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NC State Extension

Heirs Property

Heirs property is land that is jointly owned by descendants of a deceased person whose estate was never handled in probate court and is passed down from generation to generation. These joint owners (heirs) have the right to use the property, but none of them have a clear title. Without proper documentation and a court proceeding to clear the “cloudy” title, third parties (like banks, mortgage lending companies and others) have no way of knowing who is really entitled to the property and whether any creditor claims apply. This means that none of the heirs can sell, mortgage, or make any repairs the real estate.


  • The land becomes vulnerable to involuntary loss through adverse possession, tax auction, or a partition-by-sale if granted by the court.
  • The heirs cannot sell the property or use it as collateral for a mortgage
  • The property may be ineligible for federal assistance, like USDA farm programs or FEMA support after a natural disaster
  • Most potential tenants, logging companies, or other people who may wish to do business with the property may refrain due to title and ownership issues;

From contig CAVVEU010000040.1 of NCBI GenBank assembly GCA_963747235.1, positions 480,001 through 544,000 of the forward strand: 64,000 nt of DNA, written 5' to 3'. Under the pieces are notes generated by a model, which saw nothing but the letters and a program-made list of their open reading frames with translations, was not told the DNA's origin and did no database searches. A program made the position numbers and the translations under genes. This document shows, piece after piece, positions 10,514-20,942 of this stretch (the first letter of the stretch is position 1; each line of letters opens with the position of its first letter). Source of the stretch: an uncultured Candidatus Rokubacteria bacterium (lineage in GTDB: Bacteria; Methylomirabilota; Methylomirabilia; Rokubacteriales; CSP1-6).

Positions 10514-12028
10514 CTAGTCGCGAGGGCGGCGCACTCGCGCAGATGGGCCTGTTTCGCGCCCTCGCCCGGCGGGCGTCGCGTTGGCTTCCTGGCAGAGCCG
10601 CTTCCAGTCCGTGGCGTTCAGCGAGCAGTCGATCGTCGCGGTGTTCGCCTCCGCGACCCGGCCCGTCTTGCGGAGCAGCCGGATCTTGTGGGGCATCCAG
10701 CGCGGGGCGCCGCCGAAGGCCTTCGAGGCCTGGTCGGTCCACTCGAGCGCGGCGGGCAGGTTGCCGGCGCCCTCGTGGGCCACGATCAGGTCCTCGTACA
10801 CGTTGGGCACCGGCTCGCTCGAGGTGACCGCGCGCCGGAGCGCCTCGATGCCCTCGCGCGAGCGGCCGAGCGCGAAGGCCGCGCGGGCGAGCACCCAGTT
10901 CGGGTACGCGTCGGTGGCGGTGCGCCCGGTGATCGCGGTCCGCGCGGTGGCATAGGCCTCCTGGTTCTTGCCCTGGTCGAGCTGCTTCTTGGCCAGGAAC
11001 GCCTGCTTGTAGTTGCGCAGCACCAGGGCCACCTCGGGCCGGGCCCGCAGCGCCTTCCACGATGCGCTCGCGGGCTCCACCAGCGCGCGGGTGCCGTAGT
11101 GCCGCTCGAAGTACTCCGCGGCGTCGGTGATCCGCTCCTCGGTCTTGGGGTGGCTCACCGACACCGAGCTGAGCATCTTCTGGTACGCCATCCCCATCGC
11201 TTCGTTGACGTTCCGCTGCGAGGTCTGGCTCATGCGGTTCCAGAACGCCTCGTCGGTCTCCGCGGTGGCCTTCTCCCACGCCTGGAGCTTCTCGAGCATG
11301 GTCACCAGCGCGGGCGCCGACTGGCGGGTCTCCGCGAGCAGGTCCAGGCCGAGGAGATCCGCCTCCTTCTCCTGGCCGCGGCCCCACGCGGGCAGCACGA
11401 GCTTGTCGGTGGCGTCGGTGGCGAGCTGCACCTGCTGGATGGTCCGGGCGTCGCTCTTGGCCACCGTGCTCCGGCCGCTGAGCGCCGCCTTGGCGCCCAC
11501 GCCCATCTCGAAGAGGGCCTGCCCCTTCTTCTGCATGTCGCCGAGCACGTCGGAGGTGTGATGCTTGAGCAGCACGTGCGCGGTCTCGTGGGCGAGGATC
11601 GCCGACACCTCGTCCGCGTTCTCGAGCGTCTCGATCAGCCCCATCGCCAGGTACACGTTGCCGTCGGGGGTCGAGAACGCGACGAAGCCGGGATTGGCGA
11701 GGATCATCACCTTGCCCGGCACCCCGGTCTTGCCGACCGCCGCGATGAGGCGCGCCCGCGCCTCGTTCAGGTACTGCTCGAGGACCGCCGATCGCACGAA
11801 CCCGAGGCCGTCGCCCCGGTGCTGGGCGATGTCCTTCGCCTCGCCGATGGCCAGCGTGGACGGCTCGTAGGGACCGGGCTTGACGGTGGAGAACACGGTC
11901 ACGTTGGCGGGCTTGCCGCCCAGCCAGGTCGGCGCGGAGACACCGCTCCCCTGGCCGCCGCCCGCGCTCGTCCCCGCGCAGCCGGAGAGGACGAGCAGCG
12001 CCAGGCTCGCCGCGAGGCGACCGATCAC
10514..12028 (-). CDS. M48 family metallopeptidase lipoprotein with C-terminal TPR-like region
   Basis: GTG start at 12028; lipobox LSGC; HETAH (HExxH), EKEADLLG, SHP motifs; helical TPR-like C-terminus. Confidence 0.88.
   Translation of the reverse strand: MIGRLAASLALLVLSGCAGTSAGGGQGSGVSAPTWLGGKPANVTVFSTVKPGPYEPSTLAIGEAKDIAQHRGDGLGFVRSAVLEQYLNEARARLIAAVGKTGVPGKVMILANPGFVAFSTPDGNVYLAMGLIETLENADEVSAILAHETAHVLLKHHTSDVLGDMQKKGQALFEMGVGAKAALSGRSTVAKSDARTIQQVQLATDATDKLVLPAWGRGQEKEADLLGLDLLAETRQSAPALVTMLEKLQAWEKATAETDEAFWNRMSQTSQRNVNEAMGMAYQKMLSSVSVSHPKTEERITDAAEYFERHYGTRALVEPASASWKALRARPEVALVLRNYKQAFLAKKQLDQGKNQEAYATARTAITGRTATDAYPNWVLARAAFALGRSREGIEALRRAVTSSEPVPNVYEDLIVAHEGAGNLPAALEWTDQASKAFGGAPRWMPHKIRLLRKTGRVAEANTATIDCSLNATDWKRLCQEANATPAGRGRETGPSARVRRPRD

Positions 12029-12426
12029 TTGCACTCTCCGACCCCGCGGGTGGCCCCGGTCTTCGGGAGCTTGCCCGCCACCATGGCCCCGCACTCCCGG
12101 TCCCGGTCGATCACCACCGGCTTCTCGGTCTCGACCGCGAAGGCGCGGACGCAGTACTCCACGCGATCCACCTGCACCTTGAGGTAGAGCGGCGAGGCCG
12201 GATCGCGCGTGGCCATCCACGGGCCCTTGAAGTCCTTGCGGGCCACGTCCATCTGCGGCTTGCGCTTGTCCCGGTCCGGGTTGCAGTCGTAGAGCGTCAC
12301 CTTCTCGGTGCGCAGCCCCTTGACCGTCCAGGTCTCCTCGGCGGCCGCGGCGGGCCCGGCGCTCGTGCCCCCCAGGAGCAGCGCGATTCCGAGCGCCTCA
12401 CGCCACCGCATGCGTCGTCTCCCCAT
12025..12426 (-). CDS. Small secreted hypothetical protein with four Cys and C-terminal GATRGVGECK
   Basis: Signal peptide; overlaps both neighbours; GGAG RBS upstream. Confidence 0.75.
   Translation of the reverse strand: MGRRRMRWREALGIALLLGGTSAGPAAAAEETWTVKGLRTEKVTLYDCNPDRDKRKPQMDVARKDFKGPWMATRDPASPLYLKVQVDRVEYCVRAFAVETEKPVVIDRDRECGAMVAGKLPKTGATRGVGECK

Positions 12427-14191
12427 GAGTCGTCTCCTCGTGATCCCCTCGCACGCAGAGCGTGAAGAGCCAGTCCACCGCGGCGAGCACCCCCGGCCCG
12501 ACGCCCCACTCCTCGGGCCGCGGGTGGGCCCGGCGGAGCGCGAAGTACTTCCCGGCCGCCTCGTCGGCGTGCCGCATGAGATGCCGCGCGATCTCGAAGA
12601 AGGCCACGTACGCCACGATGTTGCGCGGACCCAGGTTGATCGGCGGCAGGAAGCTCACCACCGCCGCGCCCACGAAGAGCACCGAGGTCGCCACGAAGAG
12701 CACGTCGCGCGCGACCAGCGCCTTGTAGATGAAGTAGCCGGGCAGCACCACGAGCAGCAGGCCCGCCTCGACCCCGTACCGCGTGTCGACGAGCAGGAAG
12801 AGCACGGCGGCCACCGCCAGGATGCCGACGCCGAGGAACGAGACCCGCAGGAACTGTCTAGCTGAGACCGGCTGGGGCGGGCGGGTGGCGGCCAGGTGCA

• Heirs may be reluctant to repair or improvement the property because every dollar spent is supposed to be divided among all of the other heirs.
  • Family relationships can be ruined forever
  • Precious family history and evidence of community contributions can be lost

The proportion of land owned by heirs is disproportionately high among racial and ethnic minority groups, low-wealth and low-income households, and other vulnerable populations who are less likely to conduct sophisticated estate planning. Relatively high rates of African American land loss during the 20th century likely contributes to the widening racial wealth gap by depleting existing assets and undermining the transfer of these assets across generations.

Heirs Property Resources

Myths & Facts about Heirs Property (GA)

Sustaining Ecological and Economic Diversity Among Limited Resource Landholders by Expanding Opportunities for Management of Opportunities for Management of Productive Woodlands (NC / NCSU)

How to Deal with Heirs Property (NC / UNC)

Splitting Heirs: The Challenges Posed by Heirs’ Property Ownership to Coastal Resilience Planning (NC SeaGrant)

Heirs Property Resources (NC Roanoke Electric Coop)

Identifying Potential Heirs Properties in the Southeastern United States (USDA)

Heirs’ Property in the Southern United States (USDA)

Heirs’ Property and Land Fractionation: Fostering Stable Ownership to Prevent Land  Loss and Abandonment (USDA)

US map status of states with Uniform Partition of Heirs Property Act

Map courtesy of Thomas Mitchell, Texas A&M University School of Law